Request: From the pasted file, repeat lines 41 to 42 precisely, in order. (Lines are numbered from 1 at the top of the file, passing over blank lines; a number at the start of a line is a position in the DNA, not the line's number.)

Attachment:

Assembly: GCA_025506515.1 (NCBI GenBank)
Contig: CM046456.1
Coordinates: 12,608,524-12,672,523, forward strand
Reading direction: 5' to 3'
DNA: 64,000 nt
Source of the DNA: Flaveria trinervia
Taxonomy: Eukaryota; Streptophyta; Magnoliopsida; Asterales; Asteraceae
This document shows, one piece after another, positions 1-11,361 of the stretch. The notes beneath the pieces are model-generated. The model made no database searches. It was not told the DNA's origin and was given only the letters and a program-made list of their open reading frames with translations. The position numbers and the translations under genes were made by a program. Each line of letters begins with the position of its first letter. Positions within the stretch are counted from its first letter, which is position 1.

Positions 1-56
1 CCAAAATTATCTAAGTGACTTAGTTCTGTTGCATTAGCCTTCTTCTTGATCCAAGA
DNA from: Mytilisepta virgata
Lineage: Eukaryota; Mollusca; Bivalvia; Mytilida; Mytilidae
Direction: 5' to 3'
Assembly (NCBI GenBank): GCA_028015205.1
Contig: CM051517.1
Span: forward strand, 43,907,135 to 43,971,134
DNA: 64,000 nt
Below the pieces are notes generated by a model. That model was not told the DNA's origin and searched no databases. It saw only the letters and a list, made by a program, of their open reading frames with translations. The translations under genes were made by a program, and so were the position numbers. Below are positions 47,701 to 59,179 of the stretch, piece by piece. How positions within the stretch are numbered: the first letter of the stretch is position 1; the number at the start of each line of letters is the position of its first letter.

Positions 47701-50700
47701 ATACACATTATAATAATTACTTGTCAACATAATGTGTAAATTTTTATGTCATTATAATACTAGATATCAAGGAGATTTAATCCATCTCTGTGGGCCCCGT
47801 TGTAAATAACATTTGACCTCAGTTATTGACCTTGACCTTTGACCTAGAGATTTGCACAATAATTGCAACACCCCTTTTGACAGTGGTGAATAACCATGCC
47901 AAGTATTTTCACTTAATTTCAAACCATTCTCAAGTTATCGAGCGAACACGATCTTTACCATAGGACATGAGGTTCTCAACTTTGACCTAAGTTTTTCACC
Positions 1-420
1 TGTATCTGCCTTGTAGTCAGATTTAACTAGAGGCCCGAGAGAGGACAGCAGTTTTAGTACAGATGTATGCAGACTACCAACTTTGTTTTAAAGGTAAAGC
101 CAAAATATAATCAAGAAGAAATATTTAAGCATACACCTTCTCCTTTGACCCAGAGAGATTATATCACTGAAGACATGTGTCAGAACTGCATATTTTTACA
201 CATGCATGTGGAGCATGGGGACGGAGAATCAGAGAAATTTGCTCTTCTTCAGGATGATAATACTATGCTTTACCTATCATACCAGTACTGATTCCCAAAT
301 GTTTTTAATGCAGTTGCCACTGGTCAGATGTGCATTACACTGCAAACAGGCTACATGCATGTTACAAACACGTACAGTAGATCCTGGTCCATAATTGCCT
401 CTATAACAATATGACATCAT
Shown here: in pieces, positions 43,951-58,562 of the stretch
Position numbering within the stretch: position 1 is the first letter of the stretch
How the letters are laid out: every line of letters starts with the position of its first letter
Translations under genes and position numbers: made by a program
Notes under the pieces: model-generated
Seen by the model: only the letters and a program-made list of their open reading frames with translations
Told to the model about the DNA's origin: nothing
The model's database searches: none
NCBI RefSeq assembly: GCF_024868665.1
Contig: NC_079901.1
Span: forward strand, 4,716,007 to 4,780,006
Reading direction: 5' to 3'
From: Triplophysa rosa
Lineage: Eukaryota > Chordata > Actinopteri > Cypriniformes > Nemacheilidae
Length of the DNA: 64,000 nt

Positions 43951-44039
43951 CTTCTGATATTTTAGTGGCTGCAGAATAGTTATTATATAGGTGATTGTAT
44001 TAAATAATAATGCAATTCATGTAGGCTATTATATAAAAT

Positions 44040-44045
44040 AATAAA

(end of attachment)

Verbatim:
From: Triplophysa rosa
Lineage: Eukaryota > Chordata > Actinopteri > Cypriniformes > Nemacheilidae